Adaptive dynamics of pathogen-host interactions

Dieckmann U (2002). Adaptive dynamics of pathogen-host interactions. In: Adaptive Dynamics of Infectious Diseases: In Pursuit of Virulence Management. Eds. Dieckmann, U., Metz, J.A.J., Sabelis, M.W. & Sigmund, K., Cambridge: Cambridge University Press. DOI:10.1017/CBO9780511525728.006.

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Abstract

This chapter explains why the traditional approach of predicting evolutionary outcomes by maximizing the basic reproduction ratio of a disease is not always appropriate. Since pathogens tend to affect their host environment in radical ways, selection pressures usually depend on the types of pathogens and hosts that are established in an infected population. After outlining the theory of adaptive dynamics as a versatile toolbox for investigating the evolution and coevolution of pathogen-host interactions under conditions of frequency-dependent selection, examples illustrate how classic methods and the new models presented here result in different predictions about the evolution of infectious diseases.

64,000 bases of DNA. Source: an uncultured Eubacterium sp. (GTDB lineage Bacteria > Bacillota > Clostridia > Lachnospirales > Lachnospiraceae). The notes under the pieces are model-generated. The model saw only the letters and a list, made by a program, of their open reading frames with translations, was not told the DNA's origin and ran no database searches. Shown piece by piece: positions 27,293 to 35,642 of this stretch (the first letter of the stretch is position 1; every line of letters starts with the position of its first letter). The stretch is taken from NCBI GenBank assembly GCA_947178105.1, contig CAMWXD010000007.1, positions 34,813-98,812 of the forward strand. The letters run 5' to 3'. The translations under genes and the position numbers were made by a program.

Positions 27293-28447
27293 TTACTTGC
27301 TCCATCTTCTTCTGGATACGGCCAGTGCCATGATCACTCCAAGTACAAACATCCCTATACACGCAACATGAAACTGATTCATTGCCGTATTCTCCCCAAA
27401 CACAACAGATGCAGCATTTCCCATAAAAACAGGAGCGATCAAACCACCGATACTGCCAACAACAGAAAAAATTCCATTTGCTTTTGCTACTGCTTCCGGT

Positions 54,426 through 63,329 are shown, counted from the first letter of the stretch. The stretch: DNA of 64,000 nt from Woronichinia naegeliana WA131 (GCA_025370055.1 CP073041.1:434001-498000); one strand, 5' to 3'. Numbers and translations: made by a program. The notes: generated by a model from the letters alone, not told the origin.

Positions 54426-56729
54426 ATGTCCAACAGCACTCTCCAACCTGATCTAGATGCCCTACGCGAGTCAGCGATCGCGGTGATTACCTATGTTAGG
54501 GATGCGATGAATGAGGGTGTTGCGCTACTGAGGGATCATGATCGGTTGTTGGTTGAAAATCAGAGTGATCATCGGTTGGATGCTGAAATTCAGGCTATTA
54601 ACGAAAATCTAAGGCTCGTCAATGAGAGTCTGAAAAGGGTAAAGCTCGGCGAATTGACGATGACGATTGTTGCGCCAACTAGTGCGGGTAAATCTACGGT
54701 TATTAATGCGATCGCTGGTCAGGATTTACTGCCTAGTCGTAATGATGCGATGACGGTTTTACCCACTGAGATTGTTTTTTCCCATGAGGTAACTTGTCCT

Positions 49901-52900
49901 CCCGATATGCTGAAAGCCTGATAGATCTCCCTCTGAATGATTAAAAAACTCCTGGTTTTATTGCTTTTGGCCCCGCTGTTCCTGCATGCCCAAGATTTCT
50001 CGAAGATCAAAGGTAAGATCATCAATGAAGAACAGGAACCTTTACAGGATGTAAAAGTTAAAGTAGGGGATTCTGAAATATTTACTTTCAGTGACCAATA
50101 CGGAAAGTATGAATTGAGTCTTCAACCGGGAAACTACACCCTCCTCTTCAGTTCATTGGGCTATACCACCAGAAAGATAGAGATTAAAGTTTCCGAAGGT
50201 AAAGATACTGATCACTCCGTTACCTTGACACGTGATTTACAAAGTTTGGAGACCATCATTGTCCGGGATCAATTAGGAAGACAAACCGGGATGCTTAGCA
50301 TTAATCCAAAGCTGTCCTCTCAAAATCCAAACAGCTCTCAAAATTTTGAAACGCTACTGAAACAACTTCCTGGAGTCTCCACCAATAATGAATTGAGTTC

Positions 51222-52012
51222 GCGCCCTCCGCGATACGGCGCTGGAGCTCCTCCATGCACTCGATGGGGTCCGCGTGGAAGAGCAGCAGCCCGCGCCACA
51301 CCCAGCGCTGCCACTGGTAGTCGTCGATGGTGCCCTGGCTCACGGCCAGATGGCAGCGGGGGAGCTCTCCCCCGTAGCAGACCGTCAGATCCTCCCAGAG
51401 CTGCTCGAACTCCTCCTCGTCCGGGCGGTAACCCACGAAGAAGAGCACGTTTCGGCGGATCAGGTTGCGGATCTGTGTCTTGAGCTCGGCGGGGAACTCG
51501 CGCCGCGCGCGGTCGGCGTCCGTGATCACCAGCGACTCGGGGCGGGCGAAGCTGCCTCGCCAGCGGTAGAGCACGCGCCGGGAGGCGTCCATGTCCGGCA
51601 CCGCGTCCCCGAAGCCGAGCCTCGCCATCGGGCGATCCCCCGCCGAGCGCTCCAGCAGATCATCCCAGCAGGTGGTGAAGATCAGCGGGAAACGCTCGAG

Item Type: Book Section
Research Programs: Adaptive Dynamics Network (ADN)
Bibliographic Reference: In: U. Dieckmann, J.A.J. Metz, M.W. Sabelis, K. Sigmund (eds); Adaptive Dynamics of Infectious Diseases: In Pursuit of Virulence Management; Cambridge University Press, Cambridge, UK pp.39-59 (2002)
Depositing User: IIASA Import
Date Deposited: 15 Jan 2016 02:14
Last Modified: 20 Jan 2016 16:42
URI: http://pure.iiasa.ac.at/6621

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